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System::String and Other I/O Systems
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Still prefer the trusty C runtime function printf Unless you re compiling with safe mode (the /clr:safe compiler option), you can still use the C Runtime (CRT) Library or the iostream library if that s what you prefer, although the resulting code will not be verifiably safe from memory corruption problems. Most CRT functions taking a variable argument list will work with System::String, as in Listing 5-16. Note that as of Visual C++ 2005, it is recommended that
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CHAPTER 5 FUNDAMENTAL TYPES: STRINGS, ARRAYS, AND ENUMS
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you use the more secure variants of the standard CRT functions. While these are not yet part of the ANSI standard, they have been proposed as extensions to the standard. Listing 5-16. Using printf // cli_printf.cpp using namespace System; #include <stdio.h> int main() { String^ str = "managed string"; // The string is automatically converted to a // char array for printf_s. printf_s("%s", str ); } The output of Listing 5-16 is shown here:
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The conversion for printf_s (and printf) is due to the String class s ability to be converted via a variable argument list and not a general conversion to const char *. For example, the following line: printf_s(str); produces an error: cli_printf.cpp(12) : error C2664: 'printf_s' : cannot convert parameter 1 from ' System::String ^' to 'const char *' No user-defined-conversion operator available, or Cannot convert a managed type to an unmanaged type Using cout with System::String is a bit more complicated. The string must be marshaled as a native data type that the overloaded shift operator (<<) supports, and because we are getting a native pointer to managed data (which could be moved by the garbage collector) it must be artificially fixed in memory during the time that the native data type is active. We accomplish this by declaring a pinning pointer (pin_ptr), as shown in Listing 5-17. The first step is to use PtrToStringChars (defined in vcclr.h) to get a pointer into the underlying wide character array that represents the string, and assign that to a pinning pointer that fixes the data it points to as long as the pinning pointer is in scope. This pinning pointer must in turn be converted to a type that the shift operator supports, so we use static_cast to convert it to const wchar_t* and pass that to the expression involving wcout, the wide character version of cout.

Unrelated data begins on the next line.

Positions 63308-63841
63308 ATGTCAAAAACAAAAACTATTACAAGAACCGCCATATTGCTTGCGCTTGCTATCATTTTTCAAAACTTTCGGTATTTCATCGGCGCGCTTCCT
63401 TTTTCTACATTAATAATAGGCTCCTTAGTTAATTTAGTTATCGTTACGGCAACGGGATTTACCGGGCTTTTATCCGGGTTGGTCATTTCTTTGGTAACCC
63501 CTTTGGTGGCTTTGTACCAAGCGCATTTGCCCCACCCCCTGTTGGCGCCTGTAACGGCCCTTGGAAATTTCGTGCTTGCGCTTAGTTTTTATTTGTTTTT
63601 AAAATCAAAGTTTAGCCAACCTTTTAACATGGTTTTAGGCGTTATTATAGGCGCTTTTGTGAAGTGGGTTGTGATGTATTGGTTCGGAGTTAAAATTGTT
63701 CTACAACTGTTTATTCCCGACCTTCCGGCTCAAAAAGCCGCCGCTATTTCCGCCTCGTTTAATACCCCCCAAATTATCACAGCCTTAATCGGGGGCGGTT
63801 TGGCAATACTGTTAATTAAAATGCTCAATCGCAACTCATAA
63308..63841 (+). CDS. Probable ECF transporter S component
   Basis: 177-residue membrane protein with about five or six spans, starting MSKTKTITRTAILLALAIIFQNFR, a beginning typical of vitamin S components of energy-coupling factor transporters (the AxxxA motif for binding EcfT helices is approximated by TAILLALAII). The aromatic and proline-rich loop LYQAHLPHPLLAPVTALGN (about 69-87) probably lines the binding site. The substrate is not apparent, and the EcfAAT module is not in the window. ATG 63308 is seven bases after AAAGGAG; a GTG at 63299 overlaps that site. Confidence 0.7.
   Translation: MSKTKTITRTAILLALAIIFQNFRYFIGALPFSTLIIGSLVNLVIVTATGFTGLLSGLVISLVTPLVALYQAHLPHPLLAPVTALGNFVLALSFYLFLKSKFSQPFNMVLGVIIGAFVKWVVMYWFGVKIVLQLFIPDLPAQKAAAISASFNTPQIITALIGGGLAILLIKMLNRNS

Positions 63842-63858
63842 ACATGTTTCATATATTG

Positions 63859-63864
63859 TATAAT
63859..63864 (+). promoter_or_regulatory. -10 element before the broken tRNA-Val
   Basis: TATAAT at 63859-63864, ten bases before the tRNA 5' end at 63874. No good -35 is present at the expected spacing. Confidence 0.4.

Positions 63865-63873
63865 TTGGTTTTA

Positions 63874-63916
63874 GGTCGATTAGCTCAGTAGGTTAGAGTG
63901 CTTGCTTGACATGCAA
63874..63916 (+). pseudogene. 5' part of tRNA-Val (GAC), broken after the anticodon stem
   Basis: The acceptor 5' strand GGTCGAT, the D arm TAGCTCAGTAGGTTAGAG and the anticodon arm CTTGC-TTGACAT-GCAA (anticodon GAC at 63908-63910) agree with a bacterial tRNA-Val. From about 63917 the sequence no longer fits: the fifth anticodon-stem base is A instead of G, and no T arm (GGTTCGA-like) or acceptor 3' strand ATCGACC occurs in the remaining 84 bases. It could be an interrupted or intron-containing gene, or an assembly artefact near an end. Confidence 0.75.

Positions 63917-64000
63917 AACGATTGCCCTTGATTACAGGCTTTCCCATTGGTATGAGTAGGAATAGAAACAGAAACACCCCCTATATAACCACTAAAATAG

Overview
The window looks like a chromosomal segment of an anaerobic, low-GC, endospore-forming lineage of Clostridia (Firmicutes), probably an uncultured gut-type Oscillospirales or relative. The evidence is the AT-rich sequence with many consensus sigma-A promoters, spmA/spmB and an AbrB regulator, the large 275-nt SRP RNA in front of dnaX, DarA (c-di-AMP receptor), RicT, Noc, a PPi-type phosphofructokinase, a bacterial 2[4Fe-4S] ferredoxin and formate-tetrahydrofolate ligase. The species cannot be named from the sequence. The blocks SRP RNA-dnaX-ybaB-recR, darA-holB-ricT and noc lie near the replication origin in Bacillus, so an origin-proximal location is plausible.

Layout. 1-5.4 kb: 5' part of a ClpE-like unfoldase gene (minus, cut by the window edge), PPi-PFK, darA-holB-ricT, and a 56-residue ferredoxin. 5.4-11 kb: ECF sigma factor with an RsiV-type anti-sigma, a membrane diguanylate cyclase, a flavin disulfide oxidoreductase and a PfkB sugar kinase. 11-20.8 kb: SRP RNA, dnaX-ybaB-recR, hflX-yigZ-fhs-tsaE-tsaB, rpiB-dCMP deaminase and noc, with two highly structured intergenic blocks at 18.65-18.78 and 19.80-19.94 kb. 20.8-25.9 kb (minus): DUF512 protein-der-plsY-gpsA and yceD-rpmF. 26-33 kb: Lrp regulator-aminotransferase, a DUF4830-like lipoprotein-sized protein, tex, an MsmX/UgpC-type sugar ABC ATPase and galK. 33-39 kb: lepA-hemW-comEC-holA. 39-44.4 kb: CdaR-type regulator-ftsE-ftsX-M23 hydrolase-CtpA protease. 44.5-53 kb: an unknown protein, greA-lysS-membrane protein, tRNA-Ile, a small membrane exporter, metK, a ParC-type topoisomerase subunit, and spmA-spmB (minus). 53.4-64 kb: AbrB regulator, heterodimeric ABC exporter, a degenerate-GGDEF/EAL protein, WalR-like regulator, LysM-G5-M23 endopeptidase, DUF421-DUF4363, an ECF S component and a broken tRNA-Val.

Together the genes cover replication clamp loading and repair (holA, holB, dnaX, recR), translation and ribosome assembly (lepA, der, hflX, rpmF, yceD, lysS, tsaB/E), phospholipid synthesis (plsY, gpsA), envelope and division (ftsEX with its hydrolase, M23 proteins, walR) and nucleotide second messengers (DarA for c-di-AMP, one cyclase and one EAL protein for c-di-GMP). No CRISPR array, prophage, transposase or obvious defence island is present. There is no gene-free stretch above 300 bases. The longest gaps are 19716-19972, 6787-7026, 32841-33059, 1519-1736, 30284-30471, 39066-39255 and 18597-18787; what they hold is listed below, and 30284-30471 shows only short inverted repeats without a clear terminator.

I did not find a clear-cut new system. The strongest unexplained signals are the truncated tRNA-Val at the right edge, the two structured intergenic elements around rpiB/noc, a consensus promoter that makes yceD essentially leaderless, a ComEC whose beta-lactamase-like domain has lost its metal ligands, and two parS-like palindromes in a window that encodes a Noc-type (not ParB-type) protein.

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CHAPTER 5 FUNDAMENTAL TYPES: STRINGS, ARRAYS, AND ENUMS
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Listing 5-17. Using a Pinning Pointer // string_wcout.cpp #include <vcclr.h> #include <iostream> using namespace std; using namespace System; int main() { String^ s = "Testing String conversion to iostream."; pin_ptr<const wchar_t> ptr = PtrToStringChars(s); wcout << static_cast<const wchar_t*>( ptr ) << endl; } The output of Listing 5-17 is as follows:
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Testing String conversion to iostream.
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Listing 5-17 is just a taste of the concerns you have to deal with in mixing native and managed libraries. Using CLR types with classic C++ libraries is an example of C++ interop, which is discussed in greater detail in 12. The preceding sections looked in detail at the String type, including its methods, support for the + operator, and the Format method in detail, including specific formatting rules for numeric output. You also saw the StringBuilder class for manipulating strings in-place, and the Console class for input and output to the console or command-line window, including a discussion of the In, Out, and Error representations of stdin, stdout, and stderr. I covered the Write and WriteLine methods, the Read and Readline methods, and file I/O using the StreamWriter and StreamReader classes, and corresponding functionality for string I/O in the StringWriter and StringReader classes. Now let s look at another fundamental type: the array.
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Arrays
The C++/CLI managed array provides the functionality of a classic array and is also an object type complete with methods. The methods simplify common tasks such as getting the length of the array, sorting, and handling thread synchronization. A managed array is declared as follows: array< type, rank >^ array_name; This is read as array_name is a handle to a managed array of some type and number of dimensions (rank). Here are some examples of declarations of managed arrays:
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